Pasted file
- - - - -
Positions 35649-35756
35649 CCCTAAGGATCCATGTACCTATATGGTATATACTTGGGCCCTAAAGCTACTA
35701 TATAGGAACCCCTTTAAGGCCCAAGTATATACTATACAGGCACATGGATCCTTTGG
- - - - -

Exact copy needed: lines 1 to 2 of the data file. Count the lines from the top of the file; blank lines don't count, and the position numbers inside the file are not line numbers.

Positions 35649-35756
35649 CCCTAAGGATCCATGTACCTATATGGTATATACTTGGGCCCTAAAGCTACTA